1836-1837 Winter in Maysville, Kentucky

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W. W. Richeson and Jacob W. Rand

From Autumn 1836 to Spring 1837, Ulysses Grant attended the school of Richeson and Rand in Maysville, Kentucky. Richeson recollects Grant in this 1879 New York Times article.

Ulysses’s father, Jesse, had lived with Peter Grant in 1812 when apprenticing at Peter’s tannery. Now, while he attended Maysville Academy run by Richeson and Rand, Ulysses was staying at the same place with his aunt Permelia (Bane) Grant, widow of his paternal half-uncle, Peter Grant. Peter Grant had been close friends and supporter of abolitionist John Rankin from Ripley, Ohio (across the river); and that could be why Ulysses attended the Presbyterian Academy in Ripley the next winter. Although Peter Grant supported the anti-slavery cause, during the Civil War his offspring sided with the Confederacy.

While Ulysses was there, two of Permelia Grant’s children were setting up their own households in Maysville. Clarice (1808-1875) married James Hewitt in 1826 and Lawson (1810-1887) married Martha in 1834.  It is unclear if the new families continued in the house where Ulysses was staying. Three of Ulysses’s older cousins from the household were soon to be married: Solomon (1812-1851) married Elizabeth Thorton in May 1837, and Orvil (1815-c. 1850) would marry Marian McFarland in October 1837. The children older than Grant in the household were Peter (1817-1895), Anna (1819-1858) and Permelia (1822-1845) 3 months older than Ulysses.  She would eventually marry Dr. Volney Spalding* of New York City and move to Fort Madison, Iowa. The younger children in the house were Noah (1824-1867) and Rachel Maria (1829-1853).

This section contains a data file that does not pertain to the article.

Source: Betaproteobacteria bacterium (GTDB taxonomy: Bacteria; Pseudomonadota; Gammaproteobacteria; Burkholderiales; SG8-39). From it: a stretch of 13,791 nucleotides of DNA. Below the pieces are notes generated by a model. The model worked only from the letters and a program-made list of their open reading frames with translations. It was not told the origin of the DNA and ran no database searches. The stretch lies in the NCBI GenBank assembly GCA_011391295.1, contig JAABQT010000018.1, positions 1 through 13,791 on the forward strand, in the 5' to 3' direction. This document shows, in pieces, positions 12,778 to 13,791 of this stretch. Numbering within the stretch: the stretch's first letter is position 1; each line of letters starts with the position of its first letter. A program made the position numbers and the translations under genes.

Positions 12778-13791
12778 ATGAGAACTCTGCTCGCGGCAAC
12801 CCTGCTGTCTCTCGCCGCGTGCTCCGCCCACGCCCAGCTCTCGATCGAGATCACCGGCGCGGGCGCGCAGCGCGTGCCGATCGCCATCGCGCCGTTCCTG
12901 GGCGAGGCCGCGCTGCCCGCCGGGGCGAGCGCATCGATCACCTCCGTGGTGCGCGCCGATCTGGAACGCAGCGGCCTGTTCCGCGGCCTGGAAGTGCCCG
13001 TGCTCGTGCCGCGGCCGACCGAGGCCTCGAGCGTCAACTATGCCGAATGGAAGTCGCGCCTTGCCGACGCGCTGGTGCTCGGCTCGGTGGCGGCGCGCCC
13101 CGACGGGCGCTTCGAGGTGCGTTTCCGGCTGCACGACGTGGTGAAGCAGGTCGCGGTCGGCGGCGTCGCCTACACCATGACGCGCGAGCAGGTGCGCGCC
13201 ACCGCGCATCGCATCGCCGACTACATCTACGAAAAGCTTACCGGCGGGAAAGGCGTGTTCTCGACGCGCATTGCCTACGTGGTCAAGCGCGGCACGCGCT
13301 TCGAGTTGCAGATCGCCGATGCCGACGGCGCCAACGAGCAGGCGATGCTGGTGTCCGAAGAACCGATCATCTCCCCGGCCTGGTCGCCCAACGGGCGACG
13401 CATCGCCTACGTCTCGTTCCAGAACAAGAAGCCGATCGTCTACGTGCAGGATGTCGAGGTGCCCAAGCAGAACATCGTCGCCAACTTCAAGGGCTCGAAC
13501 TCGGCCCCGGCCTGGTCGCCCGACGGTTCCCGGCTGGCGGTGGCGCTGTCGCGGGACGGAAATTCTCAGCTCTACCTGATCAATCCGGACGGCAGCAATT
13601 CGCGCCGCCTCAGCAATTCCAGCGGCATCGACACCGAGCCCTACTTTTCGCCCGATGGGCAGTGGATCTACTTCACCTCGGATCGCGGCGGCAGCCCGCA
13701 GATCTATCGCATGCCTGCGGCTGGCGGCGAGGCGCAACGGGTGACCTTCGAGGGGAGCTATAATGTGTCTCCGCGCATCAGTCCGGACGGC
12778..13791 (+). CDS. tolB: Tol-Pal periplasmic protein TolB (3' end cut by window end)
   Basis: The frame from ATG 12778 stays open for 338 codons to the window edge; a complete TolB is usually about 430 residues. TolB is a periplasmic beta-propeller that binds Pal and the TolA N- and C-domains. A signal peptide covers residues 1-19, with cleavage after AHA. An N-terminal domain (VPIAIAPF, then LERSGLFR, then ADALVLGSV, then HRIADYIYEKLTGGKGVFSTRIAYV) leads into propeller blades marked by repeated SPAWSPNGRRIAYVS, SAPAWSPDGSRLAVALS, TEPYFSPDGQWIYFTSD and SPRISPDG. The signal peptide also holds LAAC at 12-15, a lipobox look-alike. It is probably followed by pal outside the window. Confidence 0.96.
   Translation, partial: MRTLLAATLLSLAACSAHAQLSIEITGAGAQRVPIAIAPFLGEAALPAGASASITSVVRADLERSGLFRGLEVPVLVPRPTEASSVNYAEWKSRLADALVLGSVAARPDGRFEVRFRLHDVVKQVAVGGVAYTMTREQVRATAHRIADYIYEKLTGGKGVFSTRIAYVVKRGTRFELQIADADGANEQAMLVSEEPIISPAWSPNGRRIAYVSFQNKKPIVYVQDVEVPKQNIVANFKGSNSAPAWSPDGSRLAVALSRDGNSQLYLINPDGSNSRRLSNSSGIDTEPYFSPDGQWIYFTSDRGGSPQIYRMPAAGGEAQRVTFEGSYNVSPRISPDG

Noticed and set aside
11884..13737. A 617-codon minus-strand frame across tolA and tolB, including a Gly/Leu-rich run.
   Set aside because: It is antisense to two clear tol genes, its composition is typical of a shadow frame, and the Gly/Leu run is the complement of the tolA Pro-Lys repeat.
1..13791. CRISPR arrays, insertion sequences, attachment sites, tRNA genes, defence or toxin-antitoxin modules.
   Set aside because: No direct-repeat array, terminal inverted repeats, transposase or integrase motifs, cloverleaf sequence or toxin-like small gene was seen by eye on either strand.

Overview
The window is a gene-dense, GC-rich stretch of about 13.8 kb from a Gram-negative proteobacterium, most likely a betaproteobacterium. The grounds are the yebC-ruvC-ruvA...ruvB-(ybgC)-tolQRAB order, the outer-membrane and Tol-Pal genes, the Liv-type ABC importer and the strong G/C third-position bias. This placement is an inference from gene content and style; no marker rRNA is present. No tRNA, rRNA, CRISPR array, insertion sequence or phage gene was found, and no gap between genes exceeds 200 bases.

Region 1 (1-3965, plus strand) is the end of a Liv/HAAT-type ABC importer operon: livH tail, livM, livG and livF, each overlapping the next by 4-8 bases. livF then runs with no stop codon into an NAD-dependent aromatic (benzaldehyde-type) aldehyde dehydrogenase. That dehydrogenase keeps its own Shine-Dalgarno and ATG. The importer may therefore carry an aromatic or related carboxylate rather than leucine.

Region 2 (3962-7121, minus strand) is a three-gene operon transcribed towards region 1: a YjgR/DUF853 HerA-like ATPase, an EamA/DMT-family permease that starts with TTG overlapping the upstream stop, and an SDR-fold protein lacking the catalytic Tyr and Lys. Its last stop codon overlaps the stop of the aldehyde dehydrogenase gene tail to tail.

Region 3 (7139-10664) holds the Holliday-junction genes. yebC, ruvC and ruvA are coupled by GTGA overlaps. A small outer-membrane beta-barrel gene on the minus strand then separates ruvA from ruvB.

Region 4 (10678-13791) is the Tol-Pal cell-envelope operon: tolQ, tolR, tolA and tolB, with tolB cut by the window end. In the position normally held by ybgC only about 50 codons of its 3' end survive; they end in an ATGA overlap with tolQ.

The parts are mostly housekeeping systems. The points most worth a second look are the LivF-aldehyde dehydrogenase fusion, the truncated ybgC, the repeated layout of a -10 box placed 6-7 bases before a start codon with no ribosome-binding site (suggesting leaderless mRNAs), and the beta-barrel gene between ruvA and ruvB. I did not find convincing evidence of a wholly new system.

“I was not studious in habit, and probably did not make progress enough to compensate for the outlay for board and tuition. At all events both winters were spent in going over the same old arithmetic which I knew every word of before, and repeating: “A noun is the name of a thing,” which I had also heard my Georgetown teachers repeat, until I had come to believe it–but I cast no reflections upon my old teacher, Richardson. He turned out bright scholars from his school, many of whom have filled conspicuous places in the service of their States. Two of my contemporaries there–who, I believe, never attended any other institution of learning–have held seats in Congress, and one, if not both, other high offices; these are Wadsworth and Brewster.”

–Memoirs, by Ulysses S. Grant, 1885


An aside: Grant was probably too young to attend horse races at Maysville jockey club, but as an adult Grant enjoyed participating in horse racing and attending races at Saratoga Springs in New York.

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Maysville Kentucky blog (now offline)
* The Spalding memorial : a genealogical history of Edward Spaulding of Virginia and Massachusetts Bay (7th generation, pg 435)

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